Chesterton Tribune



Duneland Schools 2016 tax rate lower than advertised; ADM count 23 less students

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Duneland advertised tax rate for 2016 is now less than it was a month ago.

Duneland Schools’ Chief Financial Officer Lynn Kwilasz said that after the refinancing for the Corporation’s pension debt service bonds this next year, the total tax rate is expected to be about $1.027 per $100 of assessed valuation, instead of the $1.267 advertised rate.

Comparatively, the School’s rate certified by the state in 2015 was $1.043.

The total budget for 2016 adopted Monday is $64,971,300, which will now be sent to the Indiana Department of Local Government Finance which is expected to issue the budget order early next year.


Later, Duneland Schools Superintendent David Pruis said that Duneland’s Average Daily Member count taken Friday, Sept. 18 is 5,861 students. The state uses the ADM in its funding formula for schools. This next year’s base amount was increased to $4,967 per student by state lawmakers.

Pruis said the latest figure is lower than last year’s tally by 23 students, even with kindergarten students being counted as whole instead of half.

Brummitt keeps the beat

At the start of Monday’s meeting, Brummitt Elementary Principal Antonio Cammarata and music teacher Jane Cardinale presented part of their music program involving xylophones to enhance students’ musical abilities.

Brummitt xylophonists Alivia West, Morgan Darnell, Lyric Griffin, David Shook, Isdel Berruecos and Riley Henry entertained the board, playing selections like “Cobbler, Cobbler” and “One Little Froggy Goes Hop.”

The students demonstrated the techniques they learn in the class such as ostinato patterns, melody and canons.

Carinale said with the monies received from Duneland’s capital project fund, every child at Brummitt has a xylophone to play. The students learn the rhythms by first practicing keeping the beat using their hands and other parts of their bodies. Students in second grade learn part-singing while third graders learn part-playing, Cardinale said.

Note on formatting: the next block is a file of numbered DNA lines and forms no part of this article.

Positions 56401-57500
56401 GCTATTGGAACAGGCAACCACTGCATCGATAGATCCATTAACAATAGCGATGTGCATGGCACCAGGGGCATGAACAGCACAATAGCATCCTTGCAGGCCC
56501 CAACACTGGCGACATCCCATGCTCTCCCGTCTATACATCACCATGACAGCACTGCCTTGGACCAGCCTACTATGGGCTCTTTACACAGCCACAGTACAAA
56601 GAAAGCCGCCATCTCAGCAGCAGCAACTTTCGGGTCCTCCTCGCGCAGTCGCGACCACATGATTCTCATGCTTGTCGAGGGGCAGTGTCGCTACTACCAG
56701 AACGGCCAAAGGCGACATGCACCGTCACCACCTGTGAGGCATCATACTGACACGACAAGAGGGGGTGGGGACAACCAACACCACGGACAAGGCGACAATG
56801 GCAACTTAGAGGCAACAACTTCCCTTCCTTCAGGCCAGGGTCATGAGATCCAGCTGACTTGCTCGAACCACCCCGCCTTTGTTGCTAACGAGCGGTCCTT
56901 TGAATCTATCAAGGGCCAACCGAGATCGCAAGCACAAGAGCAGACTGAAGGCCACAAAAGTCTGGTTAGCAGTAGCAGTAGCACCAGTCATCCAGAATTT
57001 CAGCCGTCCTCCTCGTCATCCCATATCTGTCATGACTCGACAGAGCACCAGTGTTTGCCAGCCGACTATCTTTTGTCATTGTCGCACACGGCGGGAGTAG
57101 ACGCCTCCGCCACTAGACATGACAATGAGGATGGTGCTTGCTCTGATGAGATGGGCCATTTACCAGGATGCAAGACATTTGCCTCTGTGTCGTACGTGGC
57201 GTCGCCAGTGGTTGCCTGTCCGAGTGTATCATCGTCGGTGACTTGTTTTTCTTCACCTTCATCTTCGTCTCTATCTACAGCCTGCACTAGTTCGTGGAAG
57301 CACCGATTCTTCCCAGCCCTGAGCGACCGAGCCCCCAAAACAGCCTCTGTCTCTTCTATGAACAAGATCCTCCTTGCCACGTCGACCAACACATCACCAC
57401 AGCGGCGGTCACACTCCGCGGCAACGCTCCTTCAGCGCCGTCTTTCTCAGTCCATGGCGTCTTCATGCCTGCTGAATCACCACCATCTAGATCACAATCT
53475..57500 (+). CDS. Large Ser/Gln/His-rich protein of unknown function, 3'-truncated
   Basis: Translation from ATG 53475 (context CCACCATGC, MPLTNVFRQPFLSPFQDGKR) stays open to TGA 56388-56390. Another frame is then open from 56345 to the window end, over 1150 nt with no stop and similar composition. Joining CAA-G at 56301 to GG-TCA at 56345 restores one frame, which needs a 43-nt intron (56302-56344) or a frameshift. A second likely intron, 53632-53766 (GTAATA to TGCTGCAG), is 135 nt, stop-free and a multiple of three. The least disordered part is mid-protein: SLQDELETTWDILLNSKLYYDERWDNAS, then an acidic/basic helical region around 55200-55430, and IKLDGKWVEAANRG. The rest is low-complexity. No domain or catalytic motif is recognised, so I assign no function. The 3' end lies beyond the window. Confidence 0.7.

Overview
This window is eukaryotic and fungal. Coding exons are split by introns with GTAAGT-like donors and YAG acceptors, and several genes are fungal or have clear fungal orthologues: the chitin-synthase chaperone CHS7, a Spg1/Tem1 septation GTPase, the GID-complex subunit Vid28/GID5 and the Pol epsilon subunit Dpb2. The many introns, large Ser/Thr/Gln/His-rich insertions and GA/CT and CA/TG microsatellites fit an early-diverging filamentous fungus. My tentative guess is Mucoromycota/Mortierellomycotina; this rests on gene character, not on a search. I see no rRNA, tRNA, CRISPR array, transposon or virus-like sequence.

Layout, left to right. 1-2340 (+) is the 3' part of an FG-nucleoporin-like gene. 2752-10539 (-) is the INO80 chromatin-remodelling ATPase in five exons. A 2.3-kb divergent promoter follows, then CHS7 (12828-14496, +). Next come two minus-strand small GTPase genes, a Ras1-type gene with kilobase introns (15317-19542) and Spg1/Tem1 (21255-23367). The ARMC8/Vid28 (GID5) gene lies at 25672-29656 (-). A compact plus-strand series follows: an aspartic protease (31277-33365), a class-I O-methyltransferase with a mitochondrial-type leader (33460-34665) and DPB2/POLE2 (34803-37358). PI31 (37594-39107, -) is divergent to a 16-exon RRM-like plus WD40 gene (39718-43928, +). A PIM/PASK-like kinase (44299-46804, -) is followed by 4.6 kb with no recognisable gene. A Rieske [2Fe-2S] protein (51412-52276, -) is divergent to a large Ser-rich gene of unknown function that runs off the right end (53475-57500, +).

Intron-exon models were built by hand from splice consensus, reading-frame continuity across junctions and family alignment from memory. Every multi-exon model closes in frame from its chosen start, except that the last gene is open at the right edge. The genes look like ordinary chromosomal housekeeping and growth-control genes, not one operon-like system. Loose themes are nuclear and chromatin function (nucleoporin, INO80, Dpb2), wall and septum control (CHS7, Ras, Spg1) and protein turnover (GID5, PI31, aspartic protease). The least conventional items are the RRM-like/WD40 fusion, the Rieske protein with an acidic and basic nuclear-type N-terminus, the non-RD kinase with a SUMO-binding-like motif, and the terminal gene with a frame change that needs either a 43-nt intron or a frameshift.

Cammarata said learning music is “very important to the growth and development” of students, just as including arts and physical education in their everyday lives is important. He joked he’s never been great at reading music and is always impressed at seeing students excel at it.

“Whenever I walk into a room and I see students singing, dancing or playing instruments, I’m awestruck,” he said.

Materials committee

In other business, the board approved the 2015-16 school year’s list of members for the materials reconsideration committee which is comprised of three parents (Kim Maggio, Jane Larson and Diane Michaels), three students (Camma Duhamell, Sydnet Ghoreishi and Nehemiah Sain), and three staff members (Carrie Disney, Hilda Demuth-Lutze and Karla Wilson).

On another note, Assistant Superintendent of Instruction Jim Goetz said that the instructional materials center has been receiving “a bunch of books” that will be offered to the community. Most of the instructional books are from grades K through 6, he said.

The public is welcome to check out the books at the IMC in the Duneland Administration Center, connected to Chesterton Middle School.


The board unanimously approved continuing the memorandum of understanding with the Porter County Juvenile Detention Center for both parties to ensure that any Duneland student entered in at the center will maintain and keep up with school work while they are there.

Legislative goals

Acting again this year as the board’s legislative liaison, board member John Marshall recounted his time spent at the Indiana School Boards Association’s fall convention where the heads of the ISBA made known what they are striving for in the 2016 Indiana Legislative session.

The ISBA supports adequate funding of public schools, elections of non-partisan school board members, the current 180 instructional day calendar and opposes school voucher programs, Marshall said, as well as giving school corporations representation on local redevelopment commission boards.

He also learned that many schools are reaching low points in their transportation operating funds due to the effects of the Indiana tax cap circuit breaker and the ISBA hopes to work with lawmakers this year to make amendments to the statute.

Duneland School Board President Ralph Ayres, who is also the chair of the ISBA’s legislative committee, said the ISBA Executive Director Brian Smith is working on legislative drafts instead of suggesting amendments to currently existing statutes. This year, the ISBA will be able to inform school boards more quickly of things that are going on in the legislature, Ayres said.



Posted 10/13/2015




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